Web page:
page 185, Kondylis and Rabouille find that a protein required for Golgi structure also organizes transitional ER (tER) sites, also known as ER exit sites. Although addressing tER assembly, the results might also influence models of Golgi formation.
tER sites are enriched in COPII vesicles containing proteins destined for the Golgi. In fly S2 cells, tER sites are found adjacent to well-defined Golgi stacks. The authors have found that tER organization in S2 cells depends on dp115, of which mammalian homologues are necessary for vesicle transport and Golgi structure. In the absence of dp115, small tER sites that were no longer spatially associated with the Golgi were scattered throughout the cytoplasm.
As expected, Golgi stacks were fragmented into vesicles and tubules in dp115-depleted cells. Transport was not inhibited, however, so at least in S2 cells, Golgi structure and function are not necessarily linked. Golgi fragmentation did not cause the tER disorganization, as depletion of syntaxin 5 disrupted Golgi stacks but not tERs. Rather, dp115 probably has a separate function as a component of a recently proposed matrix surrounding tERs. The authors found that dp115 is as abundant in the tER as it is in the Golgi complex. The protein may help build the tER through its interaction with the COPII coat.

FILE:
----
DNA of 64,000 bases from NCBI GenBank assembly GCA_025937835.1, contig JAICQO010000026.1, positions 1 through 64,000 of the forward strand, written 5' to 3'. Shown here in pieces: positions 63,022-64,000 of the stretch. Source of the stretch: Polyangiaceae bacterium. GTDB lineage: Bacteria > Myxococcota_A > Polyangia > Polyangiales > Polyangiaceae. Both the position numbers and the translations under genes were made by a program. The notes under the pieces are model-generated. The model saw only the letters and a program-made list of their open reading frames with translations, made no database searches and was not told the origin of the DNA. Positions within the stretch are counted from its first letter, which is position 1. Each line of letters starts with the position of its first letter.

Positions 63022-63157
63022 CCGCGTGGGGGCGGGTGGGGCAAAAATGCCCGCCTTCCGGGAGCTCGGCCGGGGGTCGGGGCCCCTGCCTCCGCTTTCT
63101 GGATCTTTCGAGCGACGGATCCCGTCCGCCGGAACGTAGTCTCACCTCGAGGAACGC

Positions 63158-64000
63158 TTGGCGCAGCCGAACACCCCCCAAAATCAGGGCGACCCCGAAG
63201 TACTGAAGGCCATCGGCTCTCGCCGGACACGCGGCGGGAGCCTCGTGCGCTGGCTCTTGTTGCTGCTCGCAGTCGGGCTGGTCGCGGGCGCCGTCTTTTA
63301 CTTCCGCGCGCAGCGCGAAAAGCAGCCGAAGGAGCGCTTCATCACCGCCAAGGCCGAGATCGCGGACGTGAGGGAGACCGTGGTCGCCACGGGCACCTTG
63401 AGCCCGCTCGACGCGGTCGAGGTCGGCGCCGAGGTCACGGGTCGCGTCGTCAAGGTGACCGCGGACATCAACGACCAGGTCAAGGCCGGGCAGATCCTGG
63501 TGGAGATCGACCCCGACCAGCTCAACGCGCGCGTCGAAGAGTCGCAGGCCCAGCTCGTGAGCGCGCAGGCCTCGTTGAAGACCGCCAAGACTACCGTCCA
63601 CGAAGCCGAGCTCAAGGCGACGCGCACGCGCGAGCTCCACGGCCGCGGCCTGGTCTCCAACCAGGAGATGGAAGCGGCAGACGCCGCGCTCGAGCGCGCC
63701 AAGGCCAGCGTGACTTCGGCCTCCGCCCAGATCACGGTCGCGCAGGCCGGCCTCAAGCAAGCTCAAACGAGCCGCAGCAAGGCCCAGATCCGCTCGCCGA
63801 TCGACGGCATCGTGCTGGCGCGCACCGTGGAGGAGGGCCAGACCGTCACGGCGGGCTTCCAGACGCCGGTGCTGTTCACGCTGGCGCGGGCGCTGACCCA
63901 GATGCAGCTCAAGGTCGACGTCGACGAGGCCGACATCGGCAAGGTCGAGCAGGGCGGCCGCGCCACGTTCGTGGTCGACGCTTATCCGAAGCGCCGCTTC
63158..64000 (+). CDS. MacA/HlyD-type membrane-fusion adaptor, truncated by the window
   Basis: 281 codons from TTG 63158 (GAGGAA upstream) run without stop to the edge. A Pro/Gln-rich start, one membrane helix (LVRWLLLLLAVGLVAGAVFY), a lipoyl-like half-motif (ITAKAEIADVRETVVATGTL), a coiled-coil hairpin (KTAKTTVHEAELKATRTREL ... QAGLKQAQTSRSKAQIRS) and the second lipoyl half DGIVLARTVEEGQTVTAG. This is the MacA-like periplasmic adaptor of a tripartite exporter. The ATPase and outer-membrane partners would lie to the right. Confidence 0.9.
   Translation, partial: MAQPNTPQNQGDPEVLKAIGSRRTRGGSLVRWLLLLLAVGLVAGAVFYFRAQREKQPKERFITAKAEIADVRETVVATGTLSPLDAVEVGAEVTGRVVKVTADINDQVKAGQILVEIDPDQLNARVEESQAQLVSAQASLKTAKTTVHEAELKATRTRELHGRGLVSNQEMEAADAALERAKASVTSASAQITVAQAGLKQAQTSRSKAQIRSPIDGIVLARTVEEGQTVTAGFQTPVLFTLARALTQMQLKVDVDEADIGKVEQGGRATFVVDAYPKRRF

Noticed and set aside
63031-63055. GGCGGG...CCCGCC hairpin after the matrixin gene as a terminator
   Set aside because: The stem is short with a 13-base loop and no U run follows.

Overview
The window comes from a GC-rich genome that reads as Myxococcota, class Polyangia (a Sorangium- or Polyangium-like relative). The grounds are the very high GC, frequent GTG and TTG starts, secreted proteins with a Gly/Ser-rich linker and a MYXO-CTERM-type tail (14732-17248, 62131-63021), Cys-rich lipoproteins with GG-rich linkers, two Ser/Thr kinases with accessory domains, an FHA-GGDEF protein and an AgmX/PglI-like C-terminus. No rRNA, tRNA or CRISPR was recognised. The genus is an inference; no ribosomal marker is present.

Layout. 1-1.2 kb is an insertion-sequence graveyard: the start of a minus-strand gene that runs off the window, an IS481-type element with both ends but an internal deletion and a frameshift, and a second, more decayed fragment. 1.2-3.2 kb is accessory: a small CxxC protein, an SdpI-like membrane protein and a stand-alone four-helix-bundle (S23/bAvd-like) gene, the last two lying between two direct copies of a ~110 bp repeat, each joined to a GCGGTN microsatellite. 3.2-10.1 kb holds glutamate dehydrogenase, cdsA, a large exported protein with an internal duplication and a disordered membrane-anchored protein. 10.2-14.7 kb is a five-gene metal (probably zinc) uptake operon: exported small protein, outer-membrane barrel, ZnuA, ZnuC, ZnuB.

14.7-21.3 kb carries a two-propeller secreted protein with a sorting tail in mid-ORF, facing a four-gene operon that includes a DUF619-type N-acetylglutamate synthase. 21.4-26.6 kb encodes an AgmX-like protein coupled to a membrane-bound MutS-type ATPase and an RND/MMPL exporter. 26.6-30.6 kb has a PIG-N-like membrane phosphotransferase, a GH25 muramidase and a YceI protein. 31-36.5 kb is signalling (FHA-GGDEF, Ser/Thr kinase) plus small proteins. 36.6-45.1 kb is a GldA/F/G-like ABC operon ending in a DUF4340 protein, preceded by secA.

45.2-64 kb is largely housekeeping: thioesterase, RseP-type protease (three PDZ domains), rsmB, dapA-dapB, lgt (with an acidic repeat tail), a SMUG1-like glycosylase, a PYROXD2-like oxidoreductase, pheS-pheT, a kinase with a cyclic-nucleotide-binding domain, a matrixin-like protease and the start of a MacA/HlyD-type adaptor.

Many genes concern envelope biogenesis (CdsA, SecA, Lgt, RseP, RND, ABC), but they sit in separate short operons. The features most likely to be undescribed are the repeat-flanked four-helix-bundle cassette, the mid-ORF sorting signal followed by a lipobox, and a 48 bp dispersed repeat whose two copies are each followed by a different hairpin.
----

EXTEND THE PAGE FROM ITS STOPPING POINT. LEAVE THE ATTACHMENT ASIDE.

According to the cisternal maturation model of Golgi structure, tER sites fuse to form Golgi cisternae that continually mature and ultimately bud off at late Golgi elements. A matrix around the tER could explain how enough vesicles are tethered together to reach a threshold that promotes formation of cisternae. ▪